Most of our extended trips have begun and ended with a logistical move by plane. At other times during journeys, moves by train, boat, or bus have also been necessary. We share here what we’ve learned about protecting our beloved bikes during these moves.
Bikes on Planes
Whether or not to box a bike for air travel is a much-debated question. The British national cycling charity Cyclists’ Touring Club recommends the bike be minimally dismantled and covered in a plastic bag, as per their instructions. Their rationale is that baggage handlers who can see it is a bike will be more careful, and a cardboard bike box offers only minimal protection against damage. We agree with their policy for single leg flights to smaller airports; their recommendations are well-suited to Brits flying to continental Europe.
We’ve usually flown from Canada on intercontinental flights, and our bikes are transferred between flights. For these trips, we prefer to box the bikes. Get boxes ahead of time from your local bike shop. Follow roughly this procedure. A cardboard bike box can be strengthened with corrugated plastic for significant extra protection at a fraction of the cost of a hard-shell bicycle case. We’ve also used two cardboard bike boxes of slightly different sizes – one inside the other- for better protection than a single layer of cardboard.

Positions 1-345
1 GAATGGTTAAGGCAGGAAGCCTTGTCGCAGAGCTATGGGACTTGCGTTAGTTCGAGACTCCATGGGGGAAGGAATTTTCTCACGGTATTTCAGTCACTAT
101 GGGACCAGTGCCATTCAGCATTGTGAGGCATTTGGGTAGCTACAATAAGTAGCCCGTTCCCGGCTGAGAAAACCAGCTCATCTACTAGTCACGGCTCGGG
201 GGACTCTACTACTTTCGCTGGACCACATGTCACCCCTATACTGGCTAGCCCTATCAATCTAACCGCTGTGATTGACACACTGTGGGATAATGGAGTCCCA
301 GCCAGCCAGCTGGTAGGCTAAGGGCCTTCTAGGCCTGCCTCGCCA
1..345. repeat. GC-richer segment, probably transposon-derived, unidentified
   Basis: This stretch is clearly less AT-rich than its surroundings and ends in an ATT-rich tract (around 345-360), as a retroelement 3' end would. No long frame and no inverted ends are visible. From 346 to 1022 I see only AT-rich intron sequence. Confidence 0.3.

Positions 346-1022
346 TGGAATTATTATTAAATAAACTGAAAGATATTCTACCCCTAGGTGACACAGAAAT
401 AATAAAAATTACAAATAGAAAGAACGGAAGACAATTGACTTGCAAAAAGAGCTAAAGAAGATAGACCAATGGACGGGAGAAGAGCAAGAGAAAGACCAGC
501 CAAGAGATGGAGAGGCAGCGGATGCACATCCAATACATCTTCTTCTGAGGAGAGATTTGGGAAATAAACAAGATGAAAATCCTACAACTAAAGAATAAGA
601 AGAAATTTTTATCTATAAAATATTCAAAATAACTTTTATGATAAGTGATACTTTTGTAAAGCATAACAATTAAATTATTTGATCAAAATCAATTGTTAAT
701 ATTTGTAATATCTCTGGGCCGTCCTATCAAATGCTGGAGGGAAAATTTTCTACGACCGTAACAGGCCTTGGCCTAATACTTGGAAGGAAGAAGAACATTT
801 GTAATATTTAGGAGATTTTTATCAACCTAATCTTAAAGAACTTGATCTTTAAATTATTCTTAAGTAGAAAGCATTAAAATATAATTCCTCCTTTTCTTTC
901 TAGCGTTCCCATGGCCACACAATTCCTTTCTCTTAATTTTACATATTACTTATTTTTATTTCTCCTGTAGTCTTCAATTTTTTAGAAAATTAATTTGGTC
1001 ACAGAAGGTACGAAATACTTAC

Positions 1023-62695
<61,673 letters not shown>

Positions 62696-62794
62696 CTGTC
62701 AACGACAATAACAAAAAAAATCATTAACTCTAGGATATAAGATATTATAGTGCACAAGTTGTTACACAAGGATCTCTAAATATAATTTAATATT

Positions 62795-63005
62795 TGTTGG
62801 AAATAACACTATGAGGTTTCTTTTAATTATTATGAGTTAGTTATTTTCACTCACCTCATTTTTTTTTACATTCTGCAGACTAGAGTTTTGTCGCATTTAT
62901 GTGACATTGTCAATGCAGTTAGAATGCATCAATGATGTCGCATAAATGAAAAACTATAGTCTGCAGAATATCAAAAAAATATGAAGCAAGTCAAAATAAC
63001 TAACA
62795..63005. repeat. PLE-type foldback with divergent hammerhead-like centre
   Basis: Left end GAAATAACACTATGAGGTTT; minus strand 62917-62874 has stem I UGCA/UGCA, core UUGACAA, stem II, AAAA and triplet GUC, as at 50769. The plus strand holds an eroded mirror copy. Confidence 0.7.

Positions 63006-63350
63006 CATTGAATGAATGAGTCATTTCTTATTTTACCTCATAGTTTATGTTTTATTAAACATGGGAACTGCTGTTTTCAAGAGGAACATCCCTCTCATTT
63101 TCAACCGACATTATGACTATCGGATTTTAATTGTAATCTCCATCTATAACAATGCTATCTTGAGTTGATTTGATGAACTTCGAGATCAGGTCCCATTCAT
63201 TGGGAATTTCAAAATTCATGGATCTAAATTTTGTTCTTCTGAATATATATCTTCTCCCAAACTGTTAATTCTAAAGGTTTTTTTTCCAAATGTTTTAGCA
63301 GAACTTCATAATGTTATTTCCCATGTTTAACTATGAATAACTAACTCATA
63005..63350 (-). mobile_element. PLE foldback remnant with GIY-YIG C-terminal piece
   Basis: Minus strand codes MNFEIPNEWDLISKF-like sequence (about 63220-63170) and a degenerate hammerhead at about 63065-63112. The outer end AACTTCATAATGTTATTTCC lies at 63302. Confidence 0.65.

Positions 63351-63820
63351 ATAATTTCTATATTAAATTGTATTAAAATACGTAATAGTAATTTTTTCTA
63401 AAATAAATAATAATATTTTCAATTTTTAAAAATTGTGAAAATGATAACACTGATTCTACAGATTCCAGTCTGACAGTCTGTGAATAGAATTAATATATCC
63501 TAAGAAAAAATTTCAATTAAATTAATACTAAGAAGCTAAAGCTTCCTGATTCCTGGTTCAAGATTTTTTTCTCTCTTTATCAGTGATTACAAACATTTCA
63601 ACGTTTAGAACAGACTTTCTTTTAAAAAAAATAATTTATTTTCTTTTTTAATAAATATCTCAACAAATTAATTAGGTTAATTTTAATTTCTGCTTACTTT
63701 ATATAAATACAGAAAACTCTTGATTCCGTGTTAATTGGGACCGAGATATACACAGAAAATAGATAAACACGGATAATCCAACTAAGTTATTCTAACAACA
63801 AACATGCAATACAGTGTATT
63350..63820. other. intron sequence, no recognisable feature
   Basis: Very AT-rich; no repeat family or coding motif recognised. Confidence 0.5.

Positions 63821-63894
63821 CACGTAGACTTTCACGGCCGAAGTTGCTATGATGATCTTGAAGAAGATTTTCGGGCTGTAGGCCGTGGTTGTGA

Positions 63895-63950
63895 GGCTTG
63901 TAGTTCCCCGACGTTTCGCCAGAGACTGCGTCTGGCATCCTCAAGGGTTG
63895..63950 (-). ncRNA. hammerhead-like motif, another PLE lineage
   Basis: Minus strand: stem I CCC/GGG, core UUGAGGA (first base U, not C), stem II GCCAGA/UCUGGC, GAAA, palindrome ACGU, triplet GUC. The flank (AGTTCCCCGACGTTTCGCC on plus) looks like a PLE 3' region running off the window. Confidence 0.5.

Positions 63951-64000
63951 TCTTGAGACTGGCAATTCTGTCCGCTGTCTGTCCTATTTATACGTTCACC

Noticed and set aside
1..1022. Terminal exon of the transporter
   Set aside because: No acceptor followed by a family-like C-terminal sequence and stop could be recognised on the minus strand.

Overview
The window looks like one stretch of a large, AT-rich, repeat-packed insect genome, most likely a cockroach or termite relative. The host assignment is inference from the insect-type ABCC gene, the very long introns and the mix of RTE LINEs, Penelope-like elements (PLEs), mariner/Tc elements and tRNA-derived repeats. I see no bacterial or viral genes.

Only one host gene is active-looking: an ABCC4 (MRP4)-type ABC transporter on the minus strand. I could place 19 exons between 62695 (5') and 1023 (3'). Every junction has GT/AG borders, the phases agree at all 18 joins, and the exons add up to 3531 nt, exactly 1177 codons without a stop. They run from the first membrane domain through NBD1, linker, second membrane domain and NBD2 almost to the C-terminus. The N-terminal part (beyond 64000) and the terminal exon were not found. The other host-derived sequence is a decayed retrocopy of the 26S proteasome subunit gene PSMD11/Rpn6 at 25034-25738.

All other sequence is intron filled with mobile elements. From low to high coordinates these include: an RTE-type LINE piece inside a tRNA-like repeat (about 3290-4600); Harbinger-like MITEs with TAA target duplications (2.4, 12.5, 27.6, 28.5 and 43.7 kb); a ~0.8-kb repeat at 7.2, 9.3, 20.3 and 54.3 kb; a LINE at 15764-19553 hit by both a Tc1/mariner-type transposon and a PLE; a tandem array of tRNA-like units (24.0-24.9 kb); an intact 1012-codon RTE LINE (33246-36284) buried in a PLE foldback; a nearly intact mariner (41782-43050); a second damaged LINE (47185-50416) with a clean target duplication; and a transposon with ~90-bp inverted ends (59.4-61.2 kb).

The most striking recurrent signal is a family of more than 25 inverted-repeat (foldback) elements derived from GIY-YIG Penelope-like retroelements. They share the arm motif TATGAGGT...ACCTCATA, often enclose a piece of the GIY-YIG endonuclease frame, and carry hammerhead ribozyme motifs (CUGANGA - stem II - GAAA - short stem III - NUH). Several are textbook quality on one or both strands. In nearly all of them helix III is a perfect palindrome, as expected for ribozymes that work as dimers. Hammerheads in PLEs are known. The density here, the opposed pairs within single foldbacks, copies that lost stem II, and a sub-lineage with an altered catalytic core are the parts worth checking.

NOTE: Take extra tape with you when going to the airport to check in with a boxed bike. Airline staff sometimes insist on cutting the box open for a security inspection, and though they may provide tape for resealing the box, it may not be good tape.
For loop trips which start and end in the same place, we’ve managed to store bike boxes and duffel-bags for panniers, and reuse these for the return flight.
If you return from a different city, try to get a box from a bike shop at your end point. If you cannot get a bike box, try to find some packing materials to protect the bike. The Adventure Cycle-touring Handbook details a method of reducing a standard bike to a compact bundle, both wheels removed, and protected with scavenged materials. You may prefer to ship the bike homeward unboxed, since minor damage on your return is less serious.